HudsonAlpha Institute for Biotechnology, in collaboration with Kailos Genetics (both based in Huntsville, Ala.) is offering FREE genetic cancer risk testing for breast and ovarian cancers, as well as a host of other cancers, to all women and men between the ages of 28 to 30 in Madison, Jackson, Limestone, Marshall and Morgan Counties. The initiative kicks off November 8, 2018, and continues through November 6, 2019. Adults (19+) in those counties who are not within the age range of 28 to 30 old may take the test at a reduced price during the same time interval. There is also an opportunity this year to GIFT A TEST to someone you care about and could benefit from this information.
The idea for Information is Power emerged from a challenge issued to HudsonAlpha at the 2014 Tie the Ribbons breast and ovarian cancer fundraising event. HudsonAlpha developed the project to allow individuals in North Alabama access to information about their cancer risks.
Phase one launched in October 2015, offering free tests to women in Madison County, Huntsville and Madison. The results from the first year were powerful: more than 1400 people were screened, and 4% have discovered they test positive for a gene change that increases the risk of developing cancer. Based on personal and family history information provided by these patients, half of the positive patients to date would not have been recommended for testing under standard medical guidelines. To date, almost 4,000 Alabamians have more information about their genetic cancer risk. Thanks to a donation from the Russel Hill Foundation, we can continue providing answers to the community for another year.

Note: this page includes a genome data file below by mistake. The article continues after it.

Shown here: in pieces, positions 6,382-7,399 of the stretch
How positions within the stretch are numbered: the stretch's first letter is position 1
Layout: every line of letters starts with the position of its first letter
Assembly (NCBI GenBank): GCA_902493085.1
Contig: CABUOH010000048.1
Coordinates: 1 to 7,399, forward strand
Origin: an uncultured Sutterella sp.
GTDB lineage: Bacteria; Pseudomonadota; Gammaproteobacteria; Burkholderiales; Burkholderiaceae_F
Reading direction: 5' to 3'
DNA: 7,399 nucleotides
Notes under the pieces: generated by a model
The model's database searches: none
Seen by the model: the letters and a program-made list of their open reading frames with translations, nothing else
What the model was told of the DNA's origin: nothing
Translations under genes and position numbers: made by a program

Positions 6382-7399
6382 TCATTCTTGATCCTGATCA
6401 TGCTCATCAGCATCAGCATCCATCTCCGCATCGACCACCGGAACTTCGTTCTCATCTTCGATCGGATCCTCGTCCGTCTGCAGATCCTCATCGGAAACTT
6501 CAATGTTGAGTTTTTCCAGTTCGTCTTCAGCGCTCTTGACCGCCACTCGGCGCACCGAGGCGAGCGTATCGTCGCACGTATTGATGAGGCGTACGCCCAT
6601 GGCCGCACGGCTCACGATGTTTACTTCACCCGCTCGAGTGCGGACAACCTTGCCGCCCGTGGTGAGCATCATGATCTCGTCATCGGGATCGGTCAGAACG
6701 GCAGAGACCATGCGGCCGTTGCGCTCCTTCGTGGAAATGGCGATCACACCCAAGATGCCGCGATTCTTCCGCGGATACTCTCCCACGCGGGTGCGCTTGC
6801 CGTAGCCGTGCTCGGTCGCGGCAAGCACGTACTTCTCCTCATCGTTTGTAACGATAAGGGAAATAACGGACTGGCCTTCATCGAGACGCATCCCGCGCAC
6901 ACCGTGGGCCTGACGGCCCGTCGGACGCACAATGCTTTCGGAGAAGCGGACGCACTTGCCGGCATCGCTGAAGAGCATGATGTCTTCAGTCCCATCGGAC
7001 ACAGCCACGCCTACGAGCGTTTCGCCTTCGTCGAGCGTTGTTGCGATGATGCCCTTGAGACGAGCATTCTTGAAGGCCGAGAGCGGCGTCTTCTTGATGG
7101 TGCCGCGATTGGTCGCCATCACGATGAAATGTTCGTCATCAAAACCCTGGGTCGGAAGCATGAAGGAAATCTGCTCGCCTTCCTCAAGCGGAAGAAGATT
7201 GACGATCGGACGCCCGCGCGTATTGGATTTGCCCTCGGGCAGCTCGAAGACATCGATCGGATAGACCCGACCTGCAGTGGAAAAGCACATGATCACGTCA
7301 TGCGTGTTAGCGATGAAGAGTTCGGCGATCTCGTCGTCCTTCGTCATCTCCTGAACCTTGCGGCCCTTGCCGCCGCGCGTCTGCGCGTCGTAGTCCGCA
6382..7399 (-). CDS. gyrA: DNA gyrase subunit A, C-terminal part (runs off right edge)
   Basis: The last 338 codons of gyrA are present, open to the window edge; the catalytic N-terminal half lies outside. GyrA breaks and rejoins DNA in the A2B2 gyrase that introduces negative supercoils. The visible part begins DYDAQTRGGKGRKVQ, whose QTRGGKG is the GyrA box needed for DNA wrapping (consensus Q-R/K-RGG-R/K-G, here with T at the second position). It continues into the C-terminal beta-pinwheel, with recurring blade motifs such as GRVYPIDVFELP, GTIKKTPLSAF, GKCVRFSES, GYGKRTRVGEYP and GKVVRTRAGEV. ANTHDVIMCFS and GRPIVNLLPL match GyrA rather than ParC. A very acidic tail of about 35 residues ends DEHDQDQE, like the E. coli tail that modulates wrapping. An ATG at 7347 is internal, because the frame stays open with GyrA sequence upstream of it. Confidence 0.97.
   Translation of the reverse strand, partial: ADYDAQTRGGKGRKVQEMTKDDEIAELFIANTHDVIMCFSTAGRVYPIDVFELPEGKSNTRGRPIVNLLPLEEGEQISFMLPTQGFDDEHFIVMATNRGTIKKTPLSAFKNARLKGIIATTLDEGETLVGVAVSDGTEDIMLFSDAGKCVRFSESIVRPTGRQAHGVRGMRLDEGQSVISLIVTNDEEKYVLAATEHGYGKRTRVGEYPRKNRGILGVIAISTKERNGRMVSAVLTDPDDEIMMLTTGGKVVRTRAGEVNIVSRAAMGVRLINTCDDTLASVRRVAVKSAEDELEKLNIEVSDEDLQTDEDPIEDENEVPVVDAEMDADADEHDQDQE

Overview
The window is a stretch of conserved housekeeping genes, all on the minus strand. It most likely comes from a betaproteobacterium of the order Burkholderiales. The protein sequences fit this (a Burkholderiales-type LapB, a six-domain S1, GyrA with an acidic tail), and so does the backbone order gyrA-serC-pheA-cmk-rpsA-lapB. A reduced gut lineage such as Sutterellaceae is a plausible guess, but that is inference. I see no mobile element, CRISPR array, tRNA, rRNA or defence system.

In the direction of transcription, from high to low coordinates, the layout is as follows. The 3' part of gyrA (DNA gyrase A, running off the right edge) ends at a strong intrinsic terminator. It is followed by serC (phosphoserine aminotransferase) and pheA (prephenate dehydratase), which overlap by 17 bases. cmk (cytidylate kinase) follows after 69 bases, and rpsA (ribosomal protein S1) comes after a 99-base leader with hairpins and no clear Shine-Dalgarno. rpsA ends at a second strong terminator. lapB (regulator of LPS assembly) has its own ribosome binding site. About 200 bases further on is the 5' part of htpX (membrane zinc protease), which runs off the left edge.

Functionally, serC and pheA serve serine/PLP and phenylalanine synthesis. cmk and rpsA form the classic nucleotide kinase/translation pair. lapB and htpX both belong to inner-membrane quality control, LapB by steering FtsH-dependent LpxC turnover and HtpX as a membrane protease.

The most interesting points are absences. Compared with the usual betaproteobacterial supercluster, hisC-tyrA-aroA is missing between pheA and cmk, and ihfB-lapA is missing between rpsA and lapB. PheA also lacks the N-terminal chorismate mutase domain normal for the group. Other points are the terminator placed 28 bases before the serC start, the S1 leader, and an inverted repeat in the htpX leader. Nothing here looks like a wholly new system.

Changes in multiple genes are associated with increased risks for a variety of cancers. The Information is Power screening program will provide access to testing of several dozen genes, including BRCA1 and BRCA2, linked to hereditary cancer risk. Although changes in these genes are rare, it is important to identify them because healthcare providers can use this information to alter a patient’s care or identify cancer at an earlier stage.
Any consenting adult (19+) is able to learn about their cancer risk through the test developed by Kailos Genetics. Women and men residing in Madison, Jackson, Limestone, Marshall and Morgan Counties who are between the ages of 28 to 30 years can take the test at no cost. All adults 19 and over in the same five counties will be provided access to the test at a reduced cost of $129 during the same time period.
Testing can be initiated by visiting the Kailos Genetics website starting November 8, 2018. After entering some basic information, you will receive a test kit through the mail. To qualify for the free or reduced cost testing through the Information is Power screening program, proof of age and residency must be returned to the lab with your sample.
Thank you for giving the gift of information. First, click the GIFT button and fill out the information. Next, you will then receive an electronic Gift card with a special unique code. Once you receive the code, you can then forward the Information is Power test card to the person you would like to receive the test.